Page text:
[FN8] The sixth Resolution stating the cases in which the national Legislature ought to legislate was next taken into discussion: On the question whether each branch shd. originate laws, there was an unanimous affirmative without debate. On the question for transferring all the Legislative powers of the existing Congs. to this Assembly, there was also a silent affirmative nem. con.
On the proposition for giving "Legislative power in all cases to which the State Legislatures were individually incompetent."
Mr. PINKNEY & Mr. RUTLEDGE objected to the vagueness of the term incompetent, and said they could not well decide how to vote until they should see an exact enumeration of the powers comprehended by this definition.
Mr. BUTLER repeated his fears that we were running into an extreme in taking away the powers of the States, and called on Mr. Randolph for the extent of his meaning.
Mr. RANDOLPH disclaimed any intention to give indefinite powers to the national Legislature, declaring that he was entirely opposed to such an inroad on the State jurisdictions, and that he did not think any considerations whatever could ever change his determination. His opinion was fixed on this point.
Mr. MADISON said that he had brought with him into the Convention a strong bias in favor of an enumeration and definition of the powers necessary to be exercised by the national Legislature; but had also brought doubts concerning its practicability. His wishes remained un ltered; but his doubts had become stronger. What his opinion might ultimately be he could not yet tell. But he should shrink from nothing which should be found essential to such a form of Govt. as would provide for the safety, liberty and happiness of the community. This being the end of all our deliberations, all the necessary means for attaining it must, however reluctantly, be submitted to.
On the question for giving powers, in cases to which the States are not competent, Massts. ay. Cont. divd. [Sherman no Elseworth ay] N. Y. ay. N. J. ay. Pa. ay. Del. ay. Va. ay. N. C. ay. S. Carolina ay. Georga. ay. [FN9]
The other clauses [FN10] giving powers necessary to preserve harmony among the States to negative all State laws contravening in the opinion of the Nat. Leg. the articles of union, down to the last clause, (the words "or any treaties subsisting under the authority of the Union," being added after the words "contravening &c. the articles of the Union," on motion of Dr. FRANKLIN) were agreed to witht. debate or dissent. The last clause of Resolution 6. [FN11] authorizing an exertion of the force of the whole agst. a delinquent State came next into consideration.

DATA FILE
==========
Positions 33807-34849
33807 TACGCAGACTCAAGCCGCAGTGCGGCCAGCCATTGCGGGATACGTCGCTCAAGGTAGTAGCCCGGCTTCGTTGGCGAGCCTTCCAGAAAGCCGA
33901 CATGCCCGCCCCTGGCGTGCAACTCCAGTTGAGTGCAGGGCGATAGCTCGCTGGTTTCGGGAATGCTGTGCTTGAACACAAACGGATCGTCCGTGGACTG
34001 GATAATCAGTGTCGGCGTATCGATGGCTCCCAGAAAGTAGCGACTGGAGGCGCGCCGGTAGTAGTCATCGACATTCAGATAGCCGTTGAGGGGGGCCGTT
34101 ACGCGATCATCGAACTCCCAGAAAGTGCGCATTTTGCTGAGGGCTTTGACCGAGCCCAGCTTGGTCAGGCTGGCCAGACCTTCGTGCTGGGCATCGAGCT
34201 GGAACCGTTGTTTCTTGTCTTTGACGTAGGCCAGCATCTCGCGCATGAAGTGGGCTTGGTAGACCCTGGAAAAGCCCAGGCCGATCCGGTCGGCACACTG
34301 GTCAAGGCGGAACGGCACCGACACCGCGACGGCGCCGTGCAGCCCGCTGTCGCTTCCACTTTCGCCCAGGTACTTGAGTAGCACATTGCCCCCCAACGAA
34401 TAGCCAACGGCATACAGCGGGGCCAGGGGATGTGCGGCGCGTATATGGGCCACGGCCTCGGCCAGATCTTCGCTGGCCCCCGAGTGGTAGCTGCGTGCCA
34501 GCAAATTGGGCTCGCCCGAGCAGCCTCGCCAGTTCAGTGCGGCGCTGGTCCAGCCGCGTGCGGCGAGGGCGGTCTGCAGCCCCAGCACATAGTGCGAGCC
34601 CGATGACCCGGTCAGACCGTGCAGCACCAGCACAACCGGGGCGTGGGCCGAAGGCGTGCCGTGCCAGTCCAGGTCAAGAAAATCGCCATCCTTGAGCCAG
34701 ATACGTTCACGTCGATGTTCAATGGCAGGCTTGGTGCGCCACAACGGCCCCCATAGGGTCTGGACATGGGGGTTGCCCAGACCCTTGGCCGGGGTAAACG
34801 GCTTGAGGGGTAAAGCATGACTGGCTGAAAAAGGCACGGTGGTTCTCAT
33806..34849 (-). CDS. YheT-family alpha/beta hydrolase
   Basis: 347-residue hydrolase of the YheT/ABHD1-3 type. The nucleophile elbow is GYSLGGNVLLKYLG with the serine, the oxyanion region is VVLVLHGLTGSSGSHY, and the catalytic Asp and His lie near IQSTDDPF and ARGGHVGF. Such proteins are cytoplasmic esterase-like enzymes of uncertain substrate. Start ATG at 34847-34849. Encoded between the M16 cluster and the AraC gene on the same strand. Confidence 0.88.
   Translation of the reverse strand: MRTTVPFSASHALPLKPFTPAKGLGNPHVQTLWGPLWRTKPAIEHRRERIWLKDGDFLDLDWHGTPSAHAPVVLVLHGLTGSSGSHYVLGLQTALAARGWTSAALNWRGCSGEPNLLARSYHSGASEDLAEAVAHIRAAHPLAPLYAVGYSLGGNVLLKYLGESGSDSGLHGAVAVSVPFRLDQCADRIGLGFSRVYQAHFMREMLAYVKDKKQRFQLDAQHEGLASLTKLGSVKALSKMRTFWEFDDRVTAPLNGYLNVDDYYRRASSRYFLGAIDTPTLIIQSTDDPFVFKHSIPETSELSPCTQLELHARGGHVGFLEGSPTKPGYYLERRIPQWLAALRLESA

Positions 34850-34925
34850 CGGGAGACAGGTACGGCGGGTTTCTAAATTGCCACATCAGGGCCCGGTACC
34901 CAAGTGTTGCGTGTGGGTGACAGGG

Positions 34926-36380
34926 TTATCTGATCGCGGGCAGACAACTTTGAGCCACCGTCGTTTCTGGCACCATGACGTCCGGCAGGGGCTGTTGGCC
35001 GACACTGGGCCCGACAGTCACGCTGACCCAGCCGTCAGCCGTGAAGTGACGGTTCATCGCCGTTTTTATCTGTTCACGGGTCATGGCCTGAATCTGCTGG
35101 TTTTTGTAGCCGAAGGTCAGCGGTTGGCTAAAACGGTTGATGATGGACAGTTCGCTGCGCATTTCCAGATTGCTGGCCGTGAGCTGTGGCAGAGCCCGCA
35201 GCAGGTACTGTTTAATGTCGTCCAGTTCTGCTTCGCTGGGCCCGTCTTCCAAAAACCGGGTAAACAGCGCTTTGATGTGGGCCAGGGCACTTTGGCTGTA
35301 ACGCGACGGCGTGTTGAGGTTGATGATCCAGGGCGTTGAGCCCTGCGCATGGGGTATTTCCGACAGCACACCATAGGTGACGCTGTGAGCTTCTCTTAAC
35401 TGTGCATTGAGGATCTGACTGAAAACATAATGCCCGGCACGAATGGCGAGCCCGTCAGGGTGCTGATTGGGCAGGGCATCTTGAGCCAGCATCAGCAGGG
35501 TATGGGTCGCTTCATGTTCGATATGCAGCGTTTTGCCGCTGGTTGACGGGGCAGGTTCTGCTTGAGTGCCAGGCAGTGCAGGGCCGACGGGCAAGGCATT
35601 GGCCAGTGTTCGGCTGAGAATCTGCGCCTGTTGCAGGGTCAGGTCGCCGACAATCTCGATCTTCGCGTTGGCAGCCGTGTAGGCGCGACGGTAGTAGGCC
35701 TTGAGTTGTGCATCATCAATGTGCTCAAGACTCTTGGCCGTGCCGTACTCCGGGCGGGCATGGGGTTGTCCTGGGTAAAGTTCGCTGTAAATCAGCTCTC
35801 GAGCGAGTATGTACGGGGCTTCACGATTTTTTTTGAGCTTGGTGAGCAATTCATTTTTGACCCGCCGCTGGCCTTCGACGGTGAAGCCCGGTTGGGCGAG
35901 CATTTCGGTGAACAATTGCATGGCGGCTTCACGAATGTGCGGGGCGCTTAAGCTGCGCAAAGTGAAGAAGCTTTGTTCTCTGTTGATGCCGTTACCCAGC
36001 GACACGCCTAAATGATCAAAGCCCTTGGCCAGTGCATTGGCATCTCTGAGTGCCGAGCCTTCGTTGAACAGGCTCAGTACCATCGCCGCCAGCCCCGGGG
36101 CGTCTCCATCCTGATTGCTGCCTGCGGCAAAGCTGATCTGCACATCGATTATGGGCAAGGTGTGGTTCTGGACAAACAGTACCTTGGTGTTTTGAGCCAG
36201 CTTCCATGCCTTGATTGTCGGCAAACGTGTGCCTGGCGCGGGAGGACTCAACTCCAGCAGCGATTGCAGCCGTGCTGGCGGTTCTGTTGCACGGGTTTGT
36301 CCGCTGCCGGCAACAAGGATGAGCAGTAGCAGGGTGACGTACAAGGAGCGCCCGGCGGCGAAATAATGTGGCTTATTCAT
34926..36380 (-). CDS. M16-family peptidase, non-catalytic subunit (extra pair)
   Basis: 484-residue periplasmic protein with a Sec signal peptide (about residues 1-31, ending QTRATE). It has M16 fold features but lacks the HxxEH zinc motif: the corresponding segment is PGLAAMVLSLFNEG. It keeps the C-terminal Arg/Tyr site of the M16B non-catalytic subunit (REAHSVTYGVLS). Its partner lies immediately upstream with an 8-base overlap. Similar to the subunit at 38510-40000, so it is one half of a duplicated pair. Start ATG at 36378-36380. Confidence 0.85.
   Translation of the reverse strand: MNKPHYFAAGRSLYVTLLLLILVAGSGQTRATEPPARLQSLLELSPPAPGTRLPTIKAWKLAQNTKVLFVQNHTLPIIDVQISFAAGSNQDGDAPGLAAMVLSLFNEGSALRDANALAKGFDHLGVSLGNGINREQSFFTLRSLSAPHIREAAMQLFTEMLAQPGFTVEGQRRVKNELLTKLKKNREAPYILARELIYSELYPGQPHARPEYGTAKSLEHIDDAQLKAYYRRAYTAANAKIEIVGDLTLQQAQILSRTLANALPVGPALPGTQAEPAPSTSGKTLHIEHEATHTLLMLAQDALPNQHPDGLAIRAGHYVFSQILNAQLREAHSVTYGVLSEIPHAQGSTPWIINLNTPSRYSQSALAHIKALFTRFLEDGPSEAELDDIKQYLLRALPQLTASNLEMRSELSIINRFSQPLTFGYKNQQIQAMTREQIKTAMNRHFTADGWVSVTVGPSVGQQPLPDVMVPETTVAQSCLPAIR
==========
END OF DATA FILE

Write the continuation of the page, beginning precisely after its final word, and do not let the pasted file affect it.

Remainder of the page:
Mr. MADISON observed that the more he reflected on the use of force, the more he doubted the practicability, the justice and the efficacy of it when applied to people collectively and not individually. -A union of the States containing such an ingredient seemed to provide for its own destruction. The use of force agst. a State, would look more like a declaration of war, than an infliction of punishment, and would probably be considered by the party attacked as a dissolution of all previous compacts by which it might be bound. He hoped that such a system would be framed as might render this recourse [FN12] unnecessary, and moved that the clause be postponed. This motion was agreed to nem. con.
The Committee then rose & the House
FN1 The year "1787" is here inserted in the transcript.
FN2 The transcript changes "Resol: 4." to "The fourth Resolution."
FN3 In the transcript the words "Resolution 4th" are changed to "the fourth Resolution" and the phrase "the qualifications of members of the National Legislature" is italicized."
FN4 In the transcript the words "Resolution 5," are changed to "the fifth Resolution" and the words of the resolution are italicized.
FN5 This question [FN6] omitted in the printed Journal, & the votes applied to the succeeding one, instead of the votes as here stated [this note to be in the bottom margin]. [FN6]
FN6 In the transcript the vote reads: "*Massachusetts, Connecticut, New York, New Jersey, Pennsylvania, Virginia, North Carolina, South Carolina, Georgia, no-9; Delaware divided"; and Madison [VA]'s direction concerning the footnote is omitted. The word "is" is inserted after the word "question."
FN7 In the transcript the vote reads: "Massachusetts, Virginia, South Carolina, aye-3; Connecticut, New York, New Jersey, Pennsylvania, Delaware, North Carolina, Georgia, no-7."
FN8 In this paragraph the transcript italicizes the following phrases: "the cases in which the national Legislature ought to legislate," "whether each branch shd. originate laws," "for transferring all the Legislative powers of the existing Cong. to this Assembly"; and the phrase "a silent affirmative nem. con." is changed to "an unanimous affirmative, without debate."